Intelligence agency personnel these days talk about OSINT - "open source intelligence". "Open source" in this context (not software!) means anything they can find and save, which includes anything posted publicly on social media. Journalists also tend to view anything posted publicly as fair game for quotation and reproduction - just look at the Guardian's live blog any day of the week. Academic ethics require greater care.

There is plenty of abuse-by-scraping. As Olivia Solon reported last year, IBM scraped Flickr users' innocently posted photographs repurposed them into a database to train facial recognition algorithms, later used by Immigration and Customs Enforcement to identify people to deport. (In June, when the protests after George Floyd's murder led IBM to pull back on selling facial recognition "for mass surveillance or racial profiling".) Clearview AI scraped billions of photographs off social media and collating them into a database service to sell to law enforcement. It's safe to say that no one posted their profile on LinkedIn with the intention of helping a third-party company get paid by their employer to spy on them.

Nonetheless, those abuse cases do not make web scraping "hacking" or a crime. They are difficult to rectify in the US because, as noted in last week's review of 30 years of data protection, the US lacks relevant privacy laws. Here in the UK, since the data Somerville was scraping was not personal, his complainants typically argued that he was violating their copyright. The hiQ case, if brought outside the US, would likely be based in data protection law.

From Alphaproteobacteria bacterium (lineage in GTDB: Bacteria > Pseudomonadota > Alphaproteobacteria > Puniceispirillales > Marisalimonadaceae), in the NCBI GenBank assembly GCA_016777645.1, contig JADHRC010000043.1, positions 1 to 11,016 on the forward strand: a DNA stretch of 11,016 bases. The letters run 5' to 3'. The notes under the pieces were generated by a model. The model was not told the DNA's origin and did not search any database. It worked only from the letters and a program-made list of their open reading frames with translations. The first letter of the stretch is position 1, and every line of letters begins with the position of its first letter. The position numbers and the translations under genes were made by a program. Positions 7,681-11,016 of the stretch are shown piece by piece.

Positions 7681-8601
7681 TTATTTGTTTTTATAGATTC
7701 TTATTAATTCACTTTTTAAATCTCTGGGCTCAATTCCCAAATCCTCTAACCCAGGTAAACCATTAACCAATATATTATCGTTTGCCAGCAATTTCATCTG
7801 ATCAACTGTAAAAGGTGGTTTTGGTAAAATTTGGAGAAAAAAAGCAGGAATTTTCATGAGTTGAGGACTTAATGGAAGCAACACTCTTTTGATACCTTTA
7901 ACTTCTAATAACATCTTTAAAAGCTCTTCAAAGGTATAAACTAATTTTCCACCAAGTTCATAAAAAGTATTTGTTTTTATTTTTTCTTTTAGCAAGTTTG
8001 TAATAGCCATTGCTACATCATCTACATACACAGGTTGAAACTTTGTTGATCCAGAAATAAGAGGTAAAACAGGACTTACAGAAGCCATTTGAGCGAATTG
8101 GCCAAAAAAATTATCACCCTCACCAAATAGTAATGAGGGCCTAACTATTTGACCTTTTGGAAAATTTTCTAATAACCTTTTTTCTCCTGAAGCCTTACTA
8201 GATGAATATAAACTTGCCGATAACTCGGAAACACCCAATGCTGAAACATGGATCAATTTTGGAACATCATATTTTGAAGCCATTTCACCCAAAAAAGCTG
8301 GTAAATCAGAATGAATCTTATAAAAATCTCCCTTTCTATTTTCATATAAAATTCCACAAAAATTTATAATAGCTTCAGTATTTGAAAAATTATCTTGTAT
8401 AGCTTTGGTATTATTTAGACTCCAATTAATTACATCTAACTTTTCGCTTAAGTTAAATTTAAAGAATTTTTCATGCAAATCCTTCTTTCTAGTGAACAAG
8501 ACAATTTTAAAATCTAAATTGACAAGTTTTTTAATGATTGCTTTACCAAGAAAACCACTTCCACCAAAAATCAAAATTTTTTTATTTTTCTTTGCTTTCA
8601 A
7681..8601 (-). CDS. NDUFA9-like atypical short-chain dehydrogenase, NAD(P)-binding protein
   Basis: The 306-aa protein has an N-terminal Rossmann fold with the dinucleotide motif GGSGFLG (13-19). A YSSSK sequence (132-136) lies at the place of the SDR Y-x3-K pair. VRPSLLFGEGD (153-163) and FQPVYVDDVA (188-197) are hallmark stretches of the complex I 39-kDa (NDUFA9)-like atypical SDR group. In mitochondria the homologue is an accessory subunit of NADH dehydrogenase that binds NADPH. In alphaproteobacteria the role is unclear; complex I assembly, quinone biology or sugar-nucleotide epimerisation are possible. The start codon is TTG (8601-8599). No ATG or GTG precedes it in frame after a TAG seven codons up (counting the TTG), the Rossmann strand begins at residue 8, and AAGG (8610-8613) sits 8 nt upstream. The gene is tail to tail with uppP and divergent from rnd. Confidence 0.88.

In 2019, the Ninth Circuit ruled in favor of hiQ, saying it did not violate CFAA because LinkedIn's servers were publicly accessible. In March, LinkedIn asked the Supreme Court to review the case. SCOTUS could now decide whether scraping publicly accessible data is (or is not) a CFAA violation.

What's wrong in this picture is the complete disregard for the users in the case. As the National Review says, a ruling for hiQ could deprive users of all control over their publicly posted information. So, call a spade a spade: at its heart this case is about whether LinkedIn has an exclusive right to abuse its users' data or whether it has to share that right with any passing company with a scraping bot. The profile data hiQ scraped is public, to be sure, but to claim that opens it up for any and all uses is no more valid than claiming that because this piece is posted publicly it is not copyrighted.

Illustrations: I simply couldn't think of one.

Wendy M. Grossman is the 2013 winner of the Enigma Award. Her Web site has an extensive archive of her books, articles, and music, and an archive of earlier columns in this series. Stories about the border wars between cyberspace and real life are posted occasionally during the week at the net.wars Pinboard - or follow on Twitter.